Movies on the road

Technology finally has an answer to the dull in-flight film: if you don’t like the airline’s, bring your own.

As portable DVD players become lighter and less expensive, more travelers are looking to the laptop-like devices and their personal movie collections to make long trips more bearable. But with so many brands and models on the market, research is a must for consumers who want the most for their money.

Portable DVD players on store shelves range in price from $170 to upwards of $700. The money spent on pricier models pays for exotic features like Dolby Digital surround sound, flicker-reducing progressive scan and S-video outputs that make colors sharper when the player is plugged into a TV at home. All new models offer widescreen, so the edges of your movies won’t be cut off.

But what features will you want most when you’re on the road with your rowdy five-year-old brother?

“A big screen is definitely what people look for,” said Andrew Desantis, a Best Buy sales associate at the Columbia, Md. store. An economical five-inch screen may look sharp and pretty in the store, but its disadvantage will be obvious after emptying a few bottles of eye drops into your head. Weight and battery life are also features worth considering, according to consumer publications.

Among the higher-end models, Toshiba’s SD-P2600 is your best bet. Its 8.9-inch active-matrix screen is a standout among portable players and features progressive scan. The casing and innards hold together through extensive use. And its battery can churn through an entire movie in the “Lord of the Rings” trilogy. It’s a little expensive at $480, but the price isn’t worth mulling over when similar models cost twice as much. Its four-pound weight is a little heavy, though.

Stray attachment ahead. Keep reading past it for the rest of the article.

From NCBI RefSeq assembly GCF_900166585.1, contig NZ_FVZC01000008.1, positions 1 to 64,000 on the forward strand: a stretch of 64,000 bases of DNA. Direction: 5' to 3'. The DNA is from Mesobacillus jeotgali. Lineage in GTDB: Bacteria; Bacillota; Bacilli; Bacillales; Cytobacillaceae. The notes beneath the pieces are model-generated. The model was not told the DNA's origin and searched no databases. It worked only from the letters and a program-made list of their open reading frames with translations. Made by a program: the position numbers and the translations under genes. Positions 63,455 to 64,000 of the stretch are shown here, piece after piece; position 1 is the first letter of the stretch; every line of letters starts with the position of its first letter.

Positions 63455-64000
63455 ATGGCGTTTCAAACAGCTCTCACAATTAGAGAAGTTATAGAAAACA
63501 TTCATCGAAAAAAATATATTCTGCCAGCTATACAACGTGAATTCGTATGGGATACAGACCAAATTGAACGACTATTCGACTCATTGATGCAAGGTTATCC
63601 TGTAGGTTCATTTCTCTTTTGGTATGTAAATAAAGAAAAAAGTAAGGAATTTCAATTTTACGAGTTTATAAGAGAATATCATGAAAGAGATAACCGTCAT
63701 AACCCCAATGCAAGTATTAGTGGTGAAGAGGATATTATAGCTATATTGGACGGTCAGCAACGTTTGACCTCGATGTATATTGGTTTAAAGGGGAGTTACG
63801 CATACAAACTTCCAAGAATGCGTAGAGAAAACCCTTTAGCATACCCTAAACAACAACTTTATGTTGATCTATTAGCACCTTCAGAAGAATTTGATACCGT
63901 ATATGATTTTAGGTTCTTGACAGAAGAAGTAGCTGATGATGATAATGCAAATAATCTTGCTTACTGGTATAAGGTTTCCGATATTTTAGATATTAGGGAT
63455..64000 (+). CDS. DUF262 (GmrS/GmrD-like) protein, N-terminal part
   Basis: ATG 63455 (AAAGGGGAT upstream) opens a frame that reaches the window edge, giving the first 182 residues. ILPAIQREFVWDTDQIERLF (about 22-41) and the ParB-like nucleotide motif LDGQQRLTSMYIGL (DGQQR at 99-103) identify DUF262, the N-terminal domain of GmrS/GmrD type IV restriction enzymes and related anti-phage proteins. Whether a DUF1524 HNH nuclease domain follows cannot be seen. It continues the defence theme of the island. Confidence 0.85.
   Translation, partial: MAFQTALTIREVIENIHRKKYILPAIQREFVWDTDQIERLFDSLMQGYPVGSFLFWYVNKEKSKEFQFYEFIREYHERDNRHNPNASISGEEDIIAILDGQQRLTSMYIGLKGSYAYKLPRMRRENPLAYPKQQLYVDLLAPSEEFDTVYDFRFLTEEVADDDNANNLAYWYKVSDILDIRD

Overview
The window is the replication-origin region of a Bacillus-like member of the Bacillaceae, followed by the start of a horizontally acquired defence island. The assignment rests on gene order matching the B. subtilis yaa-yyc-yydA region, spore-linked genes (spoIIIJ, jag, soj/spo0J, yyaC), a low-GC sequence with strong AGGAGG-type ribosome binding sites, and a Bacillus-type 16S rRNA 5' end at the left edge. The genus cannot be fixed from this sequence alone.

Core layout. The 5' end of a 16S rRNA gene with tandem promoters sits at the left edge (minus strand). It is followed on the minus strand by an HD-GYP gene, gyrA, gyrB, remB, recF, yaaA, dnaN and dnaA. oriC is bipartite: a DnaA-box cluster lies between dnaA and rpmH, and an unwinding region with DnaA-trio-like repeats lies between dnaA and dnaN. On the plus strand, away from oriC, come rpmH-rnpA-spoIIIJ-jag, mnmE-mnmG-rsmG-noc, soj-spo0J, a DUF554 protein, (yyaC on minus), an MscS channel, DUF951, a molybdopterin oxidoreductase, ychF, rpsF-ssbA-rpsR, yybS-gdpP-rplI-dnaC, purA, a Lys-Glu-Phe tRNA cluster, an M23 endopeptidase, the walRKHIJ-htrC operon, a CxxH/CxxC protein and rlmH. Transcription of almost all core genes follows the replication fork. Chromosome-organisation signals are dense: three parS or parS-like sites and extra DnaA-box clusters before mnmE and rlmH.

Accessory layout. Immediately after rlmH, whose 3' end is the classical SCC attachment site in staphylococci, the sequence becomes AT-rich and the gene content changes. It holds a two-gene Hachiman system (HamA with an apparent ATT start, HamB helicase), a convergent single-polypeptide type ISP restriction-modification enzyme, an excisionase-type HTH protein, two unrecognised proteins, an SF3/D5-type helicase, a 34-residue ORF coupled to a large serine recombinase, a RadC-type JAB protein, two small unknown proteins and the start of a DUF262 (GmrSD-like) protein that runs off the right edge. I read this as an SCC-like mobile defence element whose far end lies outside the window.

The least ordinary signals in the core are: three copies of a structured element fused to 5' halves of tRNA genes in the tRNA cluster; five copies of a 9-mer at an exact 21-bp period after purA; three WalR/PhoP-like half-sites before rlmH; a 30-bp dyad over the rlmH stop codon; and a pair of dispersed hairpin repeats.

The Toshiba SD-P2000 is $30 less than the SD-P2600 and weighs a mere 1.8 pounds. Its 8.9-inch screen is equal in size, but for the extra portability you give up some picture quality.

Bargain shoppers will find a lot to like about the Minitek MDP-5860, which sports sleek silver casing and costs a paltry $150. But its five-inch screen is on the tiny-side and viewers may curse their thrifty spending habits after an extended viewing session in poor lighting.

With a seven-inch screen, the Polaroid PDV-0700 offers a reasonable screen size for $230, but its workmanship may become an issue. Several Amazon buyers have noted problems with its hinges bursting or refusing to close completely after a few months of use.

Panasonic’s DVD-LV60 is a hardly little machine that packs S-video and optical ports into a very small space. Its high quality output makes it a good choice for viewers who want a portable they can plug into a home theater when they’re not on the road. But its modest 5.8-inch screen and $444 price tag may scare away some buyers.

Shop around online before buying any portable player. Best Buy charges as much as $150 more than Amazon for a given model at regular price. Pricewatch.com and Streetprices.com are great sites for comparing prices of online merchants. And if you’re willing to do some bidding, EBay may have a bargain for you.

But if you own a laptop with a DVD drive, keep your money. Portable DVD players offer little advantage over the slim laptops many college students carry.

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